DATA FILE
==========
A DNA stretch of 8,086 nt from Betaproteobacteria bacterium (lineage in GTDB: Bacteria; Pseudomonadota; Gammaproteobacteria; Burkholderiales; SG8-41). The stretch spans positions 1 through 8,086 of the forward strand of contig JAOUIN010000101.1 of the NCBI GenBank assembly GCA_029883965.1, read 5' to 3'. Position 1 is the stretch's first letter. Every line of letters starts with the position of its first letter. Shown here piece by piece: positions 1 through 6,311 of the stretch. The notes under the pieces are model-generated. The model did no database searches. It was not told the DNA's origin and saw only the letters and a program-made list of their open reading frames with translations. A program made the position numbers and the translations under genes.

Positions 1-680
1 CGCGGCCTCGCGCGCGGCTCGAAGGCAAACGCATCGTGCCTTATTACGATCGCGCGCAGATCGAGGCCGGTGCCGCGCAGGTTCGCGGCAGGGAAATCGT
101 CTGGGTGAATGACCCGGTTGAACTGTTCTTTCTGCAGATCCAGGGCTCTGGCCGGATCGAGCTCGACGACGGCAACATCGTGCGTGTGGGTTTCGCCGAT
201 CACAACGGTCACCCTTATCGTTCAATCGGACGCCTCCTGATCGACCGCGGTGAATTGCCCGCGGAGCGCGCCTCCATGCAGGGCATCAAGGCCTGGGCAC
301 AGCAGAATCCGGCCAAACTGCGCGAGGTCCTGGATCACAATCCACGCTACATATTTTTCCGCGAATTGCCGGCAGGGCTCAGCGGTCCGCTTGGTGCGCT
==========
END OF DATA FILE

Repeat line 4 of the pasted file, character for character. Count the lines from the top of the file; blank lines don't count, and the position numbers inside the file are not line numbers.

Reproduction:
101 CTGGGTGAATGACCCGGTTGAACTGTTCTTTCTGCAGATCCAGGGCTCTGGCCGGATCGAGCTCGACGACGGCAACATCGTGCGTGTGGGTTTCGCCGAT